A cup of tea, a sweet treat, and a lovely view: who could ask for more?
British artist Sarah Bowman is known for her ‘though the window’ paintings, which impart a soothing sense of peace, calm and serenity.
This unique hybrid of a still life in the foreground with a landscape beyond invites the viewer to enjoy a dual narrative, with the chosen objects and the space around them telling one story and the outdoor scene another.
Bowman has said that her landscapes are derived from memory; they’re an amalgamation of places she’s visited such as Cornwall, Devon, the Scilly Isles, and Andalucia.
She actually lives in Ashburton, Devon, where she works at home in an attic studio. She and her husband own the White Space Art Gallery in nearby Totnes, a market town with a thriving arts community.
Sarah works in oil on board or canvas, using a gentle, muted palette. A harmonious blend of subdued greens, blues and greys with pops of pinks, yellows, oranges and purples speak of idyllic coastlines, stone quays, fishing villages, patchwork fields, quaint cottages and rolling hills dotted with sheep.
Ever get the feeling you’ve been hung out to dry? Well, this can be a good thing if you’re one of Helga Stenzel’s creations.
Russian-born but London based, Helga is a multi-disclipinary visual artist who transforms familiar household objects into quirky, light-hearted works of art.
With her trained eye and playful spirit, Helga uses items of clothing, kitchen utensils, office supplies — and yes, FOOD, to encourage us to reimagine the ordinary. In her world, avocados sing, pecans become weight lifters, and lettuce barks. 🙂
I was so happy when I chanced upon this adorable painting recently. A dark-haired girl eating alphabet soup!
Yeah, I kinda felt it was me, since she’s wearing a green dress (my favorite color) and has a blissful expression on her face. Those perky letters (don’t you love the ones dancing in her spoon) would be endlessly nourishing (esp. the letters C-A-K-E). 🙂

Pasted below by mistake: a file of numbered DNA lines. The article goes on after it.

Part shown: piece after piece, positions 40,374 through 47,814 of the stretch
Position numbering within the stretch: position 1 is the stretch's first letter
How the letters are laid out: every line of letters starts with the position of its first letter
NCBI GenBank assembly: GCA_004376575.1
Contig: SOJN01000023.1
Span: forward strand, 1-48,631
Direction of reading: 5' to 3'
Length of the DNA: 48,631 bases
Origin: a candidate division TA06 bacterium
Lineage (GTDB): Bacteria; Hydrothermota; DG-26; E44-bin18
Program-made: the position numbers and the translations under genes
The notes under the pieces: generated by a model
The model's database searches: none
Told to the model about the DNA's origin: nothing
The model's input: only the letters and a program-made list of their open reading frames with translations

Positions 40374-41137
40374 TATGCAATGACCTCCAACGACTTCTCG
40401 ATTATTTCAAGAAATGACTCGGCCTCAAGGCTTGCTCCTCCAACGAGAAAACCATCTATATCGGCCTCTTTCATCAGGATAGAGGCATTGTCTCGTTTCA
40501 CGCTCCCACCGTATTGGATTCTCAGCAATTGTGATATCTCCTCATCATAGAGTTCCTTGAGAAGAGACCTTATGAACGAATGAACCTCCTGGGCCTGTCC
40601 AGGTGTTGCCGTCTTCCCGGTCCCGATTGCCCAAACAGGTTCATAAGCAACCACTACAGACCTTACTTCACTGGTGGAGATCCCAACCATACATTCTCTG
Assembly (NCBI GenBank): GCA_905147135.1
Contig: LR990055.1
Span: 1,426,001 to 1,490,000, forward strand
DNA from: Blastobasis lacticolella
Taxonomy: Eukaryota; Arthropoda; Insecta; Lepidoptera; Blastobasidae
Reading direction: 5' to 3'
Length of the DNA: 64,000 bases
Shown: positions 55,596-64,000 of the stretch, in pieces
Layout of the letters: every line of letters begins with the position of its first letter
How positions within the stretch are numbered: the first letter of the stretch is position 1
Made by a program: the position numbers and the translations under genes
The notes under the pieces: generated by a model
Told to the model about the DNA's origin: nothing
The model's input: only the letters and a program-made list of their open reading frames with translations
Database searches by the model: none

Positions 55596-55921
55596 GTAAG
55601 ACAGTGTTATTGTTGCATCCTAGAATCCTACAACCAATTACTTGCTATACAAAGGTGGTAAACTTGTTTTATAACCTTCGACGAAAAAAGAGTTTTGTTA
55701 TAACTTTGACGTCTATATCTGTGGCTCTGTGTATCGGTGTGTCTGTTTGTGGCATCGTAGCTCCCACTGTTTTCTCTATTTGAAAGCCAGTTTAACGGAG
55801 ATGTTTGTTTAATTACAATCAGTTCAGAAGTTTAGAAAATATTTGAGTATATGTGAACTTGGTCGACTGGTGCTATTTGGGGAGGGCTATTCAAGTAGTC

Internationally renowned Spanish artist Eva Armisén, who lives and works in Barcelona, painted this delectable piece. She describes her art as, “Sincere. Simple. Emotional.”
Her work, with its whimsical, child-like style, is immediately recognizable: charming portraits of families, friends, and pets doing everyday things together. And of course there’s that ubiquitous young female, often with a flower in her hair, carrying beautiful bouquets, walking, resting, having fun. As the artist’s storyteller, she seems quite content to be on her own.
When asked to describe his work in three words, British artist, animator and writer Christopher Corr said:
“Colourful Joyful World.”
And how! Corr’s pictures make you feel like doing a few handsprings and backflips. Such energy and exuberance! No time for the blahs or even a tiny speck of indifference. Corr dazzles with bold colors, injecting whimsy and humor in his pieces with a naïve, intuitive style.
Equally at home drawing everything from stone huts to skyscrapers, he works in gouache on handmade Indian or Italian paper, as though he’s using a pen. Color is powerful, a language in itself.
Corr loves to travel and wholeheartedly invites us along, inspiring us to open our eyes, open our minds, enjoy, and fully embrace all that the world has to offer: people, places, animals, cities, cultures, landscapes, art, architecture.
A native of London, Corr earned a BFA in graphic design from Manchester Polytechnic, and an MA in illustration from the Royal College of Art.
I first discovered Maria Prymachenko’s art while searching online for dumpling paintings about ten years ago.
Her “Dumplings on the Shelf” immediately caught my eye with its bright yellow background, orange crockery, and – what is that – a woman lying on top of the stove?!
Not something you’d see every day. Of course I had to learn more about one of Ukraine’s most celebrated folk artists. I instantly fell in love with her vibrant colors, precise symmetrical patterns, pretty floral motifs, fantastical beasts, joyous scenes of country life, imaginative details, and of course, the intriguing stories in some of her pictures.
Prymachenko (1908-1997) was born to a peasant family in the village of Bolotnya (about 19 miles from Chernobyl), where she would spend most of her life. Her family taught her a variety of traditional Ukrainian crafts, including embroidery and pysanky (decorating Easter eggs). She also liked to draw and paint.
Once, as a young girl, I was tending a gaggle of geese. When I got with them to a sandy beach, on the bank of the river, after crossing a field dotted with wild flowers, I began to draw real and imaginary flowers with a stick on the sand… Later, I decided to paint the walls of my house using natural pigments. After that I’ve never stopped drawing and painting.